Cheney has remained active on the policy front as well. In July 2012, he visited Capitol Hill to rally Republican senators to oppose potential cuts in defense spending, which could occur as a result of "sequestration," a process that would automatically cut $500 million from both domestic and security programs because of Congress' inability to reach an agreement on reducing the U.S. deficit in 2011. According to Sen. Lindsey Graham (R-SC), Cheney spoke about the "need to keep money flowing in a predictable way so you can plan for the next war." Think Progress noted that sequestration would reduce Pentagon spending over the next 10 years to 2006 levels, when the United States was already outspending the rest of the world on defense and fighting two wars. The blog added that Cheney himself had overseen defense cuts on the order of 25 percent during his tenure as secretary of defense at the end of the Cold War.
Earlier, in March 2009, in a highly publicized interview on "60 Minutes," Cheney defended the Bush administration's "war on terror," including the treatment of prisoners at places like Guantanamo Bay. He claimed that President Obama's decision to close Guantanamo and prohibit "interrogation techniques" like waterboarding jeopardized U.S. security: "President Obama campaigned against [some Bush administration national security policies] all across the country and now he's making some choices that in my mind will in fact raise the risk to the American people of another attack."
Responding to the attack, Obama said, "How many terrorists have actually been brought to justice under the philosophy that is being promoted by Vice President Cheney? It hasn't made us safer. What it has been is a great advertisement for anti-American sentiment."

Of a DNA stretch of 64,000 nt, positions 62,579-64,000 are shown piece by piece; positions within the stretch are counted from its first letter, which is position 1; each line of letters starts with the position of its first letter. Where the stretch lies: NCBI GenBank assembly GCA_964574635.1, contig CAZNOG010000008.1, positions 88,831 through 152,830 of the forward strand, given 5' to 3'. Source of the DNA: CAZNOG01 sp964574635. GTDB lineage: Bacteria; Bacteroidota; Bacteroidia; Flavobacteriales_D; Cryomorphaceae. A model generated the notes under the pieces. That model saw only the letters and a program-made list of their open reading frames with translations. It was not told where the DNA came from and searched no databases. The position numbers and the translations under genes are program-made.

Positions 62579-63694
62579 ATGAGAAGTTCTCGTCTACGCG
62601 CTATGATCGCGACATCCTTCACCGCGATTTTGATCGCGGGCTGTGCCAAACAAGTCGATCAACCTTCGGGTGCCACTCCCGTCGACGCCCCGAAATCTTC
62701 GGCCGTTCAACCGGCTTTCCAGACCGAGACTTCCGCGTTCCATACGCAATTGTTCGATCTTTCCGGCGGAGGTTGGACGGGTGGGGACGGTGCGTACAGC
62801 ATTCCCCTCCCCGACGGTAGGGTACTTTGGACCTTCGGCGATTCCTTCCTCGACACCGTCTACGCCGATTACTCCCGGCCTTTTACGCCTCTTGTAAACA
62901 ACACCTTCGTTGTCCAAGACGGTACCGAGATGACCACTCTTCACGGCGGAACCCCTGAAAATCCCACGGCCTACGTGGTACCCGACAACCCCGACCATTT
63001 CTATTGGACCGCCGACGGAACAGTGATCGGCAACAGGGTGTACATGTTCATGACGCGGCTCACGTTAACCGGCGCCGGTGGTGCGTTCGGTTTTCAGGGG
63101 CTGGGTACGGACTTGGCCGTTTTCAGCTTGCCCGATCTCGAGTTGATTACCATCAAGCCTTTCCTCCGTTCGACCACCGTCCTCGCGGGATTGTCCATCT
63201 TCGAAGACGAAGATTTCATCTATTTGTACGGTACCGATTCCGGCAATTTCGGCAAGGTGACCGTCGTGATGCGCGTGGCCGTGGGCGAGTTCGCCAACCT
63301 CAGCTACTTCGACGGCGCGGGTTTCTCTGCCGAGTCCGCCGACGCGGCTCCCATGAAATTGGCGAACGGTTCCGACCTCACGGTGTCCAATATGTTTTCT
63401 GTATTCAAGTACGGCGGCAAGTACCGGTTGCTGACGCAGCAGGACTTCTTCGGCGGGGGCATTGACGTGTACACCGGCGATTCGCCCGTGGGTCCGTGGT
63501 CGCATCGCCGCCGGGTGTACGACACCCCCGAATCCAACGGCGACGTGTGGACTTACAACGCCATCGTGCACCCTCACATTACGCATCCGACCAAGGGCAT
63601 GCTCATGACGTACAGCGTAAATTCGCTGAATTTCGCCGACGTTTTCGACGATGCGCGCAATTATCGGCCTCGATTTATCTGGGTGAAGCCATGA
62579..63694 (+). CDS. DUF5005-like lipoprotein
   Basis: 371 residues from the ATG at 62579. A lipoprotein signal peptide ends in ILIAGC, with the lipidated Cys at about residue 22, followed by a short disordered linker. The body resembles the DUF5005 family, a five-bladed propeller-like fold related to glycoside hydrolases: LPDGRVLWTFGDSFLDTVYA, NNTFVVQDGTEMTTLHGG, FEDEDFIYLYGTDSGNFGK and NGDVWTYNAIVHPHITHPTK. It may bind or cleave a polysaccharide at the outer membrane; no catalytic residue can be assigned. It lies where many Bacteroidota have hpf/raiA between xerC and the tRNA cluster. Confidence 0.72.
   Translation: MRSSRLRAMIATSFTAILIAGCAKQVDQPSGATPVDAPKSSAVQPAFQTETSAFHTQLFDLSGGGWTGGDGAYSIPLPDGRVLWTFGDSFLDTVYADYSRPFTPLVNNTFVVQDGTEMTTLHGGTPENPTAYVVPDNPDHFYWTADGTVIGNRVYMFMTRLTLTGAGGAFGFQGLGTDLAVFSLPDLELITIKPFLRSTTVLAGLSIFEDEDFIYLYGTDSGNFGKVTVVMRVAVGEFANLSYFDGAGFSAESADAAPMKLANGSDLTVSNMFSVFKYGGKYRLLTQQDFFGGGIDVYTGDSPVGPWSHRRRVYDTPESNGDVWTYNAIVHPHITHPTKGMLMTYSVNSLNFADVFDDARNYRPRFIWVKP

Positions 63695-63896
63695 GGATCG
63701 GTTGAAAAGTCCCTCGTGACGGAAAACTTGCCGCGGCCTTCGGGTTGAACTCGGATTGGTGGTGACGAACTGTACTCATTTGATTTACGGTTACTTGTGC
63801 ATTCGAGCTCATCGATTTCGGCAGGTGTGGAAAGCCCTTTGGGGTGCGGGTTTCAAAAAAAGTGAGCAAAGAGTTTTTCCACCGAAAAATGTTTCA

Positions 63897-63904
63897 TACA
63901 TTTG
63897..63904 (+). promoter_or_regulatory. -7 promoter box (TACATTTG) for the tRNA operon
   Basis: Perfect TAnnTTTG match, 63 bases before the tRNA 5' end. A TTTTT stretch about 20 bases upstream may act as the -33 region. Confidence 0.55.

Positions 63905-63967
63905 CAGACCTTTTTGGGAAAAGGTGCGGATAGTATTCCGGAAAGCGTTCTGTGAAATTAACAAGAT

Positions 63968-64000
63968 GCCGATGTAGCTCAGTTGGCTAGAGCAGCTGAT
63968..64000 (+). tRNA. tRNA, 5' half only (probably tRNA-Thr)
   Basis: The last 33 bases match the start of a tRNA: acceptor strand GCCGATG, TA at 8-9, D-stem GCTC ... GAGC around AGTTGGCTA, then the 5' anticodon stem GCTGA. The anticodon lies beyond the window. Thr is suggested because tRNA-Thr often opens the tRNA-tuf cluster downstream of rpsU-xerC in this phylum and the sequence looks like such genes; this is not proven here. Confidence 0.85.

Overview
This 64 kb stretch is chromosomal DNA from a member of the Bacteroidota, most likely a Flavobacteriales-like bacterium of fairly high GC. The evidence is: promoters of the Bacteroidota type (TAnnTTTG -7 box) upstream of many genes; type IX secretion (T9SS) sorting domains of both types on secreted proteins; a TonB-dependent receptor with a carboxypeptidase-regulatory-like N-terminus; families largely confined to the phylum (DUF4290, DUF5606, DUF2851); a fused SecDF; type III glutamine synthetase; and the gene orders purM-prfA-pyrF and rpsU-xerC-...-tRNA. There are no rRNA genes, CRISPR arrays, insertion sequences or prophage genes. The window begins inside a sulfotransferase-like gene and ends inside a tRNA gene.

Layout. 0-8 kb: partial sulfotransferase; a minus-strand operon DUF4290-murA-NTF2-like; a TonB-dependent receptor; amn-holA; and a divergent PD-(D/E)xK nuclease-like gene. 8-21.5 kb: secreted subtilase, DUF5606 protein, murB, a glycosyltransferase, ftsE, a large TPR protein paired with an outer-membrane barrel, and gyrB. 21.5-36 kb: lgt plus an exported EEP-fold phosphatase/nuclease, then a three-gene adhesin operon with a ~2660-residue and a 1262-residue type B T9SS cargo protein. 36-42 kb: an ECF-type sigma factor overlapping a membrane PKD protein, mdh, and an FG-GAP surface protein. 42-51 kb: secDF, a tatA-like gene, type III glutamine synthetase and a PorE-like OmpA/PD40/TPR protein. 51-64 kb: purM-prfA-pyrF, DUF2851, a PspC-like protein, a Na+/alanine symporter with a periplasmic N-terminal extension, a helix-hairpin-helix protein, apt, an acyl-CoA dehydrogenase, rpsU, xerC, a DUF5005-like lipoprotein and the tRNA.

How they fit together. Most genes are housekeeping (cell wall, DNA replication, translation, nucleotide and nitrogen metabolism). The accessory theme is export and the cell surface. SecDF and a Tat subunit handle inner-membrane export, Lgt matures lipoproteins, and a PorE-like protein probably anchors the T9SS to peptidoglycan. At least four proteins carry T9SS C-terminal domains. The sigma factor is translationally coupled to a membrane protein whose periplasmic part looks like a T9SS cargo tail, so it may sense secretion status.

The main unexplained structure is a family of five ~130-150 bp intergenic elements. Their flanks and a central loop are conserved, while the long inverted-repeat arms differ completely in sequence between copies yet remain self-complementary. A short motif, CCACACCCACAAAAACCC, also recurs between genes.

In 2011, Cheney released his memoir In My Time, a book covering his four decades in public life that the former vice president promised would have "heads exploding all over Washington." However, Michito Kakutani, in his review for the New York Times, wrote that "heads are more likely to explode from frustration than from any sense of revelation. Indeed, the memoir—delivered in dry, often truculent prose—turns out to be mostly a predictable mix of spin, stonewalling, score settling and highly selective reminiscences." Coauthored with his daughter Elizabeth Cheney—a vocal proponent of extremely hawkish U.S foreign policies and founder of the group Keep America Safe—the book "reiterates Mr. Cheney's aggressive approach to foreign policy and his hard-line views on national security, while sidestepping questions about many of the Bush administration's more controversial decisions, either by cherry-picking information (much the way critics say the White House cherry-picked intelligence in making the case to go to war against Iraq) or by hopping and skipping over awkward subjects with loudly voiced assertions."
In December 2012, the neoconservative Hudson Institute honored Cheney with its annual Herman Kahn Award, according to a press release, "for his decades of high-level public service during some of the most fraught and critical moments in recent American history." The award was presented by Lewis "Scooter" Libby, Cheney's former chief of staff, who was convicted of lying to federal prosecutors about his office's role in the "Plamegate" scandal during the Bush administration.
Cheney used the occasion to bash the Obama administration's gradual shift in emphasis away from the Middle East, stoking fears about the "Muslim Brotherhood and radical Islamists" in the region. "That entire part of the world appears to be or a good part of it certainly to be moving in the direction that is fundamentally hostile to the long term US interest," Cheney claimed, "and yet we seem to be unable to influence events in that part of the world partly because we are headed for the exits and everybody knows we are headed for the exits."